But successful anti-trust action – and US law does allow for the break-up of anti-competitive companies, would require different measures of the impacts of anti-competitive behaviour than have been applied in the past.
“If the question the authorities ask is whether social network users pay more because of Facebook’s acquisition of Instagram, the answer is no, because social networks don’t require users to pay in dollars,” writes Singapore-based media law expert Mark Cenite.
Instead, he points out, we “pay” with the data we disclose. We are the product which Facebook sells to advertisers.
“If the question the authorities ask is whether the acquisition has undercut competition — consumer options — the answer is surely yes,” adds Cenite.
Time to opt out?
We will have to see exactly what Facebook’s messaging merger will look like. But the eroded trust in Zuckerberg and his social empire has already led some to look for alternatives.
Of those there are many, but none that have the scale of a Facebook or Whatsapp.
Still, how big a messaging circle do you need really? One antidote to the dominance of Facebook is participating in smaller messaging groups on platforms with a stronger privacy imperative and less aggressive efforts to turn you into the product.
Three messaging app alternatives
Viber: It is free, offers encryption and is a pretty reliable service if you are running it over a good internet connection. This is my messaging app of choice for keeping in touch with friends and family around the world. There are some ads – not in the chat or calling interface, but in areas of the app such as the “Discover” section, which I never use anyway. There is group chat and disappearing messages. I’ve never been a huge fan of the interface, but it does the job and has a causal, fun feel to it with chat extensions and good support for GIFs and emojis. Available on iOS, Android, Windows, Mac and Linux.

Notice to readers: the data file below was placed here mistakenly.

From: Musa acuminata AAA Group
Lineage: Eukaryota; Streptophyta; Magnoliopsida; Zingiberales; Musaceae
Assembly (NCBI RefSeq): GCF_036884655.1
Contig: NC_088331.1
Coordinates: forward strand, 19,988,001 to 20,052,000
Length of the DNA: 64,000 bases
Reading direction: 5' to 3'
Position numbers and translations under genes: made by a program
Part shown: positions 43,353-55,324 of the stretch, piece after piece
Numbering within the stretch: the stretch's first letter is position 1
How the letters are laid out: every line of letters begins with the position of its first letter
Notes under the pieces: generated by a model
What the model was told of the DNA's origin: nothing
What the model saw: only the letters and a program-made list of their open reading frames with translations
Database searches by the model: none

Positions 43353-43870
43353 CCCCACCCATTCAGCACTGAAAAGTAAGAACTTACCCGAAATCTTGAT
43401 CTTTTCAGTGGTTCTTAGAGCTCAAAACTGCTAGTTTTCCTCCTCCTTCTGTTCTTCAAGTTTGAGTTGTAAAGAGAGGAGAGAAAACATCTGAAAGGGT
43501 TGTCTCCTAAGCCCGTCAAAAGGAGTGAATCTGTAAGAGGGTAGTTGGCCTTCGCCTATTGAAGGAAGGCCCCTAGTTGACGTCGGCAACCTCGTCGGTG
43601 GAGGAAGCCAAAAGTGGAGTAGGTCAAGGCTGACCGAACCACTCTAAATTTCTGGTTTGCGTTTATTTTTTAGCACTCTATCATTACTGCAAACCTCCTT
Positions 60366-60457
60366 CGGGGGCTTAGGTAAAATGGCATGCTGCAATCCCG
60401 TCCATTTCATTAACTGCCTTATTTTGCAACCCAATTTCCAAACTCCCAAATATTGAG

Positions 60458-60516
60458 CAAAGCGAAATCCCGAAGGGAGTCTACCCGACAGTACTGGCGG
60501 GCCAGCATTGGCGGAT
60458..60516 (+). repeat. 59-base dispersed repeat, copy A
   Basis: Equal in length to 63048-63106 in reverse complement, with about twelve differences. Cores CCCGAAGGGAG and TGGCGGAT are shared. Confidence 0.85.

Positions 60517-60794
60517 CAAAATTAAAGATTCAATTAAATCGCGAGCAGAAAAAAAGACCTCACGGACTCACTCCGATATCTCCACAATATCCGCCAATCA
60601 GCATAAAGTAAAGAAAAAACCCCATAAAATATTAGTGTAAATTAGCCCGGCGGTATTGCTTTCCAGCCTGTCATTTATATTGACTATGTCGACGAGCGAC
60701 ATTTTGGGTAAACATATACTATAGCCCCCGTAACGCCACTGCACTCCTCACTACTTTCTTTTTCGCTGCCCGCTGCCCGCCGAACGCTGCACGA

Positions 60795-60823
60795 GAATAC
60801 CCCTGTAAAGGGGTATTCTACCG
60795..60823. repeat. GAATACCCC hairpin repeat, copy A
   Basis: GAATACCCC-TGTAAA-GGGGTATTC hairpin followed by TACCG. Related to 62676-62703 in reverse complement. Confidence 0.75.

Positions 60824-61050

Signal: The best choice if you really value your privacy. It is based on the Open Whisper open source encryption system, which is considered highly secure and trusted. Group chat and disappearing messages are included. Because it is open source, there is a full transparency around the code base underpinning it, allowing experts to vet its security features. Everything between Signal users is encrypted; sending SMS messages to contacts outside of the network doesn’t offer that protection. Signal is linked to your phone number and has other security features, such as the ability to add a pass phrase to a message. Free and ad-free, therefore a bit minimalist on the design front, but covers all of the messaging basics. Developed with the support of grants, so there are no apparent plans to take it commercial. Available on iOS, Android, Windows, Mac, Linux.
Wickr Me: Wickr in general is more aimed at teams in companies, where corporate plans underpin its business model. But Wickr Me is free, ad-free and fully encrypted. Wickr Pro is free up to 10 users. It has highly regarded security features and is not linked to a phone number or email address. You simply set up a username and link to other contacts on the network so offers a high level of anonymity. A clean and simple user interface, easy to get going on quickly. The app will even tell you if someone takes a screengrab of a message you send them. Available on iOS, Android, Windows, Mac, Linux.